GastroPlus™

PBPK modeling software – from discovery through
development…

Watch: GastroPlus™ 9.5 Promo Video

Choose a Module:

Biologics

What is the Biologics Module?

We are pleased to offer PBPK models for large molecules (biologics). The Biologics Module simulates the systemic absorption and pharmacokinetics of biologics – for both monoclonal antibodies (mAb) and NEW! antibody-drug conjugates (ADCs). In the current implementation, both mAbs and ADCs administered as an intravenous bolus dose, intravenous infusion, subcutaneous (SQ), and NEW! intramuscular (IM) injections (both bolus and controlled release) can be modeled.

As with other GastroPlus modules, there is no equation or code writing required. A schematic diagram of how the different organs are connected to one another is shown below. All major organs are connected in an anatomical fashion with plasma flow represented by blue solid arrows and lymph flow by red dashed arrows.

The lymph node collects the lymphatic drainage from organs and lymph fluid is returned to the systemic circulation. Each organ in the PBPK model is divided into three major compartments representing the vascular, endosomal, and interstitial spaces.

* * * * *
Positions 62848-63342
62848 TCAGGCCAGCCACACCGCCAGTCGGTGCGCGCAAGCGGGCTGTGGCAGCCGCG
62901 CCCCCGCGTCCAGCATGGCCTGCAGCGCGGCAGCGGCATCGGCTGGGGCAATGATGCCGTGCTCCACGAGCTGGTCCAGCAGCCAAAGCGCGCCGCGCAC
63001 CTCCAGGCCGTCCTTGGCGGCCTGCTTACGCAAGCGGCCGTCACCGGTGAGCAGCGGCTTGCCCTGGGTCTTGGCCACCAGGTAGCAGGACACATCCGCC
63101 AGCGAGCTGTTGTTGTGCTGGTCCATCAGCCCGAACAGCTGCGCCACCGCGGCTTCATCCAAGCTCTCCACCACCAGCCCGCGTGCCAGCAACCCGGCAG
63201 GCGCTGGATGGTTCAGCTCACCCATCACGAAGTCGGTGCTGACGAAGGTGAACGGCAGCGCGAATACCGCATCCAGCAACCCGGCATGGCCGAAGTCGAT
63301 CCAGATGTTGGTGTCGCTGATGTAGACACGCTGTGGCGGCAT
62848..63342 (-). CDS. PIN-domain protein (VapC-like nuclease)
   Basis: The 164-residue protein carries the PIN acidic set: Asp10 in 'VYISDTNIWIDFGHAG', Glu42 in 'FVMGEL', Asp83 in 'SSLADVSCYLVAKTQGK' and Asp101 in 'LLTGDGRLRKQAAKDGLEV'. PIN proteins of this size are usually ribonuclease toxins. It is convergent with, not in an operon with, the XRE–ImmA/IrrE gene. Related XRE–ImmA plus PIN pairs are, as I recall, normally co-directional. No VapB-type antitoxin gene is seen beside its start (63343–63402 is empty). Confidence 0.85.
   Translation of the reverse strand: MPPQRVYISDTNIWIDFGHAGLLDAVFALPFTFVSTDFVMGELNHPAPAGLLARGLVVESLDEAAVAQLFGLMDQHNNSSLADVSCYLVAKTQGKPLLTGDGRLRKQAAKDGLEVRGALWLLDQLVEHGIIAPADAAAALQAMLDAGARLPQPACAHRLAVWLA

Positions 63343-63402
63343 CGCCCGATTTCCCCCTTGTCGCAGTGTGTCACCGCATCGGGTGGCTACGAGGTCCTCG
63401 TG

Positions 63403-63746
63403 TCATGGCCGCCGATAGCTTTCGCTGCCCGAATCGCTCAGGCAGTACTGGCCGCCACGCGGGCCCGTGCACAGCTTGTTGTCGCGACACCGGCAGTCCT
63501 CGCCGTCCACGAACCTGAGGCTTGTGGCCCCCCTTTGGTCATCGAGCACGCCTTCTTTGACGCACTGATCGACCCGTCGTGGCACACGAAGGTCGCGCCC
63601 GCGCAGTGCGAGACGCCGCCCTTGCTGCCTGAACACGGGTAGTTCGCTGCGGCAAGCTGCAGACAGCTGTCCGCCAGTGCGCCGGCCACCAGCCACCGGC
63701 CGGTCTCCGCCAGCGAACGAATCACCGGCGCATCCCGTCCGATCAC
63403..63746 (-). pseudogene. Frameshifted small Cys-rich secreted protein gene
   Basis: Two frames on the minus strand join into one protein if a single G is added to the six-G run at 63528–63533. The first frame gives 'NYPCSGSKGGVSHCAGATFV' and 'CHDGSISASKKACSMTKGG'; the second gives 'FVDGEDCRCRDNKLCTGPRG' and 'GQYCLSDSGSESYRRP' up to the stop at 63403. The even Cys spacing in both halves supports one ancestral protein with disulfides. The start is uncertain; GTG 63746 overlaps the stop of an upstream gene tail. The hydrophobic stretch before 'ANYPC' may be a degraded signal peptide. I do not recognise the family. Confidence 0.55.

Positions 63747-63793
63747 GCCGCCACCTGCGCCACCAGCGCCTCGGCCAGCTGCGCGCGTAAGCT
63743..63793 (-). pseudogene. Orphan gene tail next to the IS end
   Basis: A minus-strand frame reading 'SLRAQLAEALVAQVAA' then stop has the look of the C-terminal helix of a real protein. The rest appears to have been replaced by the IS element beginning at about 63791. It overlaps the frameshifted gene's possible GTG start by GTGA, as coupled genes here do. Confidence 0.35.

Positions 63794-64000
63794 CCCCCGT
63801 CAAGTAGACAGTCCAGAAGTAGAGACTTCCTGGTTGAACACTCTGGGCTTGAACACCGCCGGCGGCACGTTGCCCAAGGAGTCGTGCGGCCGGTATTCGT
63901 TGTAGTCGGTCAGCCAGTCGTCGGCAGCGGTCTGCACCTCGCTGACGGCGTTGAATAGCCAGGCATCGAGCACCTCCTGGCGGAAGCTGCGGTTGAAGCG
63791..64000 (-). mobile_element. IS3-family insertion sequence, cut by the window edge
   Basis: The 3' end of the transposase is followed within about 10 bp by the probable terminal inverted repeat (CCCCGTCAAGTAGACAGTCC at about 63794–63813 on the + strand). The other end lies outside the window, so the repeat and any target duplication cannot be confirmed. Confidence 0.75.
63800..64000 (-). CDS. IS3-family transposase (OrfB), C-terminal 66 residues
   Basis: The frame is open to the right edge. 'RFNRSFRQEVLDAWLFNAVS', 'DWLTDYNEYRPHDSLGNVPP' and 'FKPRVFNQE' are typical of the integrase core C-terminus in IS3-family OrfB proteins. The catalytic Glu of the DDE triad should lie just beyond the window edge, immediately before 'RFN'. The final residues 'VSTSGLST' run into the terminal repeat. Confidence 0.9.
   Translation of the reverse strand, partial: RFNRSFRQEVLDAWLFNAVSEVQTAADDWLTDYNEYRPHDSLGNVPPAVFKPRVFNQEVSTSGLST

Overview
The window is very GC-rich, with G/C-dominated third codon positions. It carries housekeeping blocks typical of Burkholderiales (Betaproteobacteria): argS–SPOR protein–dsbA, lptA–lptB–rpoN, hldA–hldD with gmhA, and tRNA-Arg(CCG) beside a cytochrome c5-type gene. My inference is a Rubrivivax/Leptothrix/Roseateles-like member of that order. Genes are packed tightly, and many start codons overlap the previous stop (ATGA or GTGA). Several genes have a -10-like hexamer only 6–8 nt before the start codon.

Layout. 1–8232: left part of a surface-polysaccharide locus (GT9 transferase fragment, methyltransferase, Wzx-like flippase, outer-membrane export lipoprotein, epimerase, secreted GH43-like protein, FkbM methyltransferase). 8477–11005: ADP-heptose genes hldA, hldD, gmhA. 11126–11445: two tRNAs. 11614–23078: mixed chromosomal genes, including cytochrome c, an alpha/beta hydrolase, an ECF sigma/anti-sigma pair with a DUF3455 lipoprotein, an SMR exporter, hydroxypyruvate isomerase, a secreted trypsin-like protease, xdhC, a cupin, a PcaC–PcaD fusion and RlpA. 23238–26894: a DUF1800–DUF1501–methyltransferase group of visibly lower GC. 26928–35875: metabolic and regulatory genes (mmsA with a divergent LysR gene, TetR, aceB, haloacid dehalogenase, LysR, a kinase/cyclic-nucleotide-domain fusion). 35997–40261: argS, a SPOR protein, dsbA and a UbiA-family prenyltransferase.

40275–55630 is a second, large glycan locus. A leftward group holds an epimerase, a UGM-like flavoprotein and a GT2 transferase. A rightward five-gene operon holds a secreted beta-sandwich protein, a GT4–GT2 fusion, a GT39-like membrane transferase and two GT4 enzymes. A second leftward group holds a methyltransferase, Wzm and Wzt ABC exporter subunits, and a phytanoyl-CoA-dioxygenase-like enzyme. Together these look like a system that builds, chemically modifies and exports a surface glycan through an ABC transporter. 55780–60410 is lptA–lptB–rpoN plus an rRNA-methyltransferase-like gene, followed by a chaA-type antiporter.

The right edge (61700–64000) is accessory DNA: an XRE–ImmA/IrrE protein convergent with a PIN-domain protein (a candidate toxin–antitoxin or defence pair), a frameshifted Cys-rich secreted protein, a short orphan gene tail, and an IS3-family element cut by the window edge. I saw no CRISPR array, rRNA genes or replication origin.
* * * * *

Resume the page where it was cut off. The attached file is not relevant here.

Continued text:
PBPK models for monoclonal antibodies (mAb) - processes considered:

  • Convective transport and fluid phase endocytosis describing uptake of antibody into the tissue
  • mAb-FcRn (neonatal FC receptor) binding & recycling – including pH-dependent binding kinetics
  • Target mediated elimination in the interstitial space to include the influence of specific antigen-mAb interactions on mAb disposition
  • Within the endosomal space, the competition for binding to FcRn between endogenous IgG and the therapeutic mAb
  • mAb administration by either intravenous (IV), subcutaneous (SQ), or intramuscular injections
  • Default physiology parameters for humans & animals – with the flexibility to create custom models

NEW! PBPK models for antibody-drug conjugates (ADCs) - processes considered:

  • Distribution and elimination processes of multiple ADC species with different DAR (drug-to-antibody ratio)
  • Clearance defined through nonspecific mechanisms
  • Binding to target receptor, internalize, and be cleared in the cell lysosome
  • Release and clearance of the toxin molecule
    • Toxins can fall off antibody due to deconjugation
    • Released toxins can be cleared through metabolism or renally
  • Two types of deconjugation models included:
    • Series of transit processes to describe deconjugation from high to low DARs
    • Average DAR used to describe deconjugation step